Many users find that they get better results from creatine when combined with high glycemic (High GI) carbohydrates. High GI carbs result in an insulin spike within the body. This helps with the uptake of creatine as the creatine is pushed through the muscle cell membrane by the insulin. This can be acheived either by consuming 5 grams of creatine with grape juice (approx 250-300ml provides 30 grams carbs), some other form of simple carbs (white bread),Waxy Maize Starch, Maltodextrin or dextrose monohydrate. Dextrose monohydrate, also known as glucose, is sold as “Brewing Sugar” in home brew stores and supermarkets (around $5 per kg) and is a very cost effective solution for increasing the insulin response.


All good Sport Nutrition brands these days use Creatine that is certified to be free from impurities and heavy metals. The two biggest manufacturers of certified creatine are Pfanstiehl (USA) and Creapure (manufactured by AlzChem Trostberg GmbH in Germany). Creapure would now be recognised as the biggest producer of creatine and highest quality and purity, having produced creatine from the mid 1990's.
Most reputable manufacturers source creatine from these producers and are then licenced to carry a logo on their product label to let consumers know that the creatine is tested and free from any impurities.

Sadly there are still companies out there willing to make a fast buck at the expense of quality and a disregard for the safety of consumers who use cheaper creatine manufactured in China with questionable quality control, so always look for either the Pfanstiehl logo or Creapure logo on the product. If you are using a brand without either of these two logos, then it is possible that the creatine contains dangerous levels of impurities and will do you more harm than good. Even if you think it is a reputable Sports Nutrition brand, if they aren't willing to state where the creatine is manufactured, avoid it. Cheap creatine can contain a lot of impurities and so you may not get the results you should, as well as potentially poisoning yourself whilst using it.


There are many myths surrounding creatine use, the most significant being that creatine use can cause kidney or renal problems. This is totally unfounded and based on a study conducted on humans with pre-existing kidney problems. No studies on healthy individuals has shown any longterm negative side effects. In a 1999 study, no detrimental kidney effects were noticed in long term users (10 months to 5 years) compared to a control group [1].

Other popular myths are that it can cause dehydration, cramping, nausea and water retention. True, most users will experience increased muscle cell hydration as creatine draws fluid into muscle. This accounts for the initial weight increase that most users experience. Any cramping is due to the user not drinking enough fluids to counter this, so it is always suggested to increase water intake whilst using creatine.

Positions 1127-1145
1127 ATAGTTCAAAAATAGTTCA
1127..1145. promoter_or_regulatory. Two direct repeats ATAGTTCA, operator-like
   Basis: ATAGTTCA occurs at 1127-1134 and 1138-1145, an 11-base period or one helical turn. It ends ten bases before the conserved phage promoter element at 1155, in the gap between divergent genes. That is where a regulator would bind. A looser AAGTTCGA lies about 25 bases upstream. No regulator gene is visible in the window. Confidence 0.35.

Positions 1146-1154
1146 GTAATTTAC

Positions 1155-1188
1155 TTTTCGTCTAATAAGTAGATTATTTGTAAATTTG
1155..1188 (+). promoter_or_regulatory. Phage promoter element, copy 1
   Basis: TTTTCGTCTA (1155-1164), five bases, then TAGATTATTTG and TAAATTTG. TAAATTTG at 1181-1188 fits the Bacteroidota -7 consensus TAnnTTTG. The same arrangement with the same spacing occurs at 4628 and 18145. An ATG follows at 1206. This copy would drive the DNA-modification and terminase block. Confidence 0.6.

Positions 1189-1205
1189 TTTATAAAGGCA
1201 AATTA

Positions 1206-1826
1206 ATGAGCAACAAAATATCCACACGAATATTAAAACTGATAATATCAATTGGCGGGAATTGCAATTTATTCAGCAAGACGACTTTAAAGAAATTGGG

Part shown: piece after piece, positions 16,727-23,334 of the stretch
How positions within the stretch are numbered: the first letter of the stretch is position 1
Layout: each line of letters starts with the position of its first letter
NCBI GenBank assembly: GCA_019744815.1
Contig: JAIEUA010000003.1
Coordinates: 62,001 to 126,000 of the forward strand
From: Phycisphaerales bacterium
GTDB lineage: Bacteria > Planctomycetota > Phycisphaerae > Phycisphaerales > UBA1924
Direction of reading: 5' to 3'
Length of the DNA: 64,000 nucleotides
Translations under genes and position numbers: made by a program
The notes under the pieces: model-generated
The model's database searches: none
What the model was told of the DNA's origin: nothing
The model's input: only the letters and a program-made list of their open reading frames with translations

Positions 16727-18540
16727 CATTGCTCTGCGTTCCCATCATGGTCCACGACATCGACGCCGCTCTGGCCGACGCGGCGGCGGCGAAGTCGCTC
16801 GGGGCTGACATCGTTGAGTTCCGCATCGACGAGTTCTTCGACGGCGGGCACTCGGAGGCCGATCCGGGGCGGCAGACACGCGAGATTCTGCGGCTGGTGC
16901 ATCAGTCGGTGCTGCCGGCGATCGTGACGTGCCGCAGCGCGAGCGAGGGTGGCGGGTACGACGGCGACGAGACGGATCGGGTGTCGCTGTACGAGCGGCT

Creatine is possibly the most studied performance enhancing sports supplement available. No other creatine alternative or creatine based supplement has been shown to be as effective in peer reviewed clinical studies as creatine monohydrate powder. Current studies indicate that short-term creatine supplementation in healthy individuals is safe. [2]

There has been much controversy over the incidence of muscle cramping with the use of creatine, mainly pushed by manufacturers of so called “buffered creatine formula’s”. However a study conducted at the University of Memphis showed no reports of muscle cramping in subjects taking creatine-containing supplements during various exercise training conditions in trained and untrained endurance athletes. [4].

And in a 2003 study, no detrimental overall health effects were noted in a 69-item panel of serum, whole blood, and urinary markers of clinical health status in athletes. All groups, including those in the longest range of 12–21 months, (mean 19.3 ± 2.4 months, n = 17) were not seen to have any significant differences between the control group. [3]

Pure Creatine Monohydrate powder should be the first supplement of choice for anyone serious about increasing muscle size and strength in the gym. There are many new creatine formulas all promising great things, however Creatine Monohydrate is still the only creatine product to have been studied extensively and proven to work.

1. (Medicine & Science in Sports & Exercise. 31(8):1108-1110, August 1999. Poortmans and Francaux
2. (Robinson et al., 2000)
3. (Kreider R. et al, Molecular and Cellular Biochemistry).
4. (Kreider R. et al, 1998).